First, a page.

How a Bank Donation Has Made COVID-19 Situation at a Kenyan Catholic Hospital Manageable

Bishop Joseph Obanyi of Kenya's Kakamega Diocese accompanied by Fr. Columban Odhiambo during the blessing of the new 19-bed capacity Renal Unit at St. Mary's Mumias Hospital. The initiative was realized in partnership with Africa Healthcare Network. Credit: St. Mary's Mumias Hospital/Kakamega Diocese

The leadership of St. Mary's Mission Hospital Mumias, one of the Catholic health facilities in Kenya’s Kakamega Diocese, is taking pride in the manner the situation at the facility has transformed, attributing the positive turn of events to a bank donation.

In an interview with ACI Africa Wednesday, September 1, the Administrator of St. Mary’s Hospital looked back at the challenging situation the Catholic health facility faced and explained how the donation from a Kenyan bank has made the hospital’s fight against COVID-19 manageable.

“First of all, the challenge that we had was the provision of PPEs (Personal Protective Equipment) to staff, starting with the general staff and then those who volunteered to work in the isolation unit,” Fr. Columban Odhiambo said, reiterating some of the challenges he had shared with ACI Africa in a June 2020 interview.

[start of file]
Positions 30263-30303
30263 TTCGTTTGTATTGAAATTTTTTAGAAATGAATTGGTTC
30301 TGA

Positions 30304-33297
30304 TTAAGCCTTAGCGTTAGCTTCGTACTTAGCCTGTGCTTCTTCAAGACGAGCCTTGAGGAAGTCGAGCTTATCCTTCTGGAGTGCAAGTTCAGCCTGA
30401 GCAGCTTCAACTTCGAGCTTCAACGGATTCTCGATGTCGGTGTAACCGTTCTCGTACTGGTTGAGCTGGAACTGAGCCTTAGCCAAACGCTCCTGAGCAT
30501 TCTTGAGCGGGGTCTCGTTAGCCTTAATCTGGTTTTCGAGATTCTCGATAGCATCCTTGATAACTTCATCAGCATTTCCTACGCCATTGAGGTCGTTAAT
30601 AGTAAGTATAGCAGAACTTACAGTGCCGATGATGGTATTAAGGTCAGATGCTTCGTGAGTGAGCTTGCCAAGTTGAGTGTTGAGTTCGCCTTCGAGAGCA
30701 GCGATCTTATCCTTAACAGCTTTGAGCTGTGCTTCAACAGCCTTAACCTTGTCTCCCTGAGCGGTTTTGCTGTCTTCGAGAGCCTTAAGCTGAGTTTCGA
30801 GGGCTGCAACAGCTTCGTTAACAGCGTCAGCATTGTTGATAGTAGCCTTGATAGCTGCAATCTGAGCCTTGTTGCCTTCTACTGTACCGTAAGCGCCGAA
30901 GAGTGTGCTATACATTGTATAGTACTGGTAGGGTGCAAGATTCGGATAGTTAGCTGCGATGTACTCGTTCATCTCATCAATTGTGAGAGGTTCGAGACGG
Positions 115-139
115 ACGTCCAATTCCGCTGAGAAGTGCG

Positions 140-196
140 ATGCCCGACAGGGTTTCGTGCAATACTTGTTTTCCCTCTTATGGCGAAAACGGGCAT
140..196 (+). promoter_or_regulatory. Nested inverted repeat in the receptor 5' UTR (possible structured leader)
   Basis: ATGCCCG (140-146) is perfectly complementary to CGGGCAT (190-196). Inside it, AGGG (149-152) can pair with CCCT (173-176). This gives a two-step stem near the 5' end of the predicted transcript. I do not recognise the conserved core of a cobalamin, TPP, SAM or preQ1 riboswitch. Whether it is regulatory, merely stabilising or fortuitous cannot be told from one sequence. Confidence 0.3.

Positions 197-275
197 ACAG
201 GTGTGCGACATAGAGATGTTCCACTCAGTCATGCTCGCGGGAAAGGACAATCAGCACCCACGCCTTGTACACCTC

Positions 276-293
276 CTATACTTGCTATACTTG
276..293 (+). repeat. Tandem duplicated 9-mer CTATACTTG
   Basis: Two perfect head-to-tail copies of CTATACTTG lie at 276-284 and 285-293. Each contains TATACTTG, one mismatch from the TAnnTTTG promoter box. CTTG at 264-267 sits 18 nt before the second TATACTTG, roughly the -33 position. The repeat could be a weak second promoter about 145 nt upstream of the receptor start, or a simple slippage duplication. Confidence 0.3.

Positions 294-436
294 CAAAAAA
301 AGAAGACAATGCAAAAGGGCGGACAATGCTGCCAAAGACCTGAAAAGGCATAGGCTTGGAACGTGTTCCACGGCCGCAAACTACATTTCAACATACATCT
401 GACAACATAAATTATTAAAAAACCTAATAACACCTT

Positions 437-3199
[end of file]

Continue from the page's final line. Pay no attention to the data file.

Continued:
Although the Catholic health facility had received a donation of PPEs from Niagara Warehouse of Hope - St Catherine Canada, Fr. Odhiambo said, the daily use of the protective material depleted the stock.

“As the pandemic sank deep, we started using the donated equipment sparingly because the price of PPEs on the market was very high. An N95 mask was going at one time for 1,500 shillings (US$15.00) a piece,” he recalled, and emphasized, “It was very difficult to meet such a cost.”


Medical staff at St. Mary's Mumias Hospital donned his/her PPE. Credit: St. Mary's Mumias Hospital/Kakamega Diocese

The Kenyan Priest further explained, “When a medic leaves a patient’s bedside, the PPE must be removed and destroyed; the cost is 8,000 shillings (US$80.00) per set.”

To avoid a situation of total exposure to the pandemic, members of the staff at the hospital had to “recycle the masks by washing in order to keep going under the circumstances,” he further shared.

Over time, Fr. Odhiambo narrated, the stock of PPEs was eventually depleted and “we started buying them.”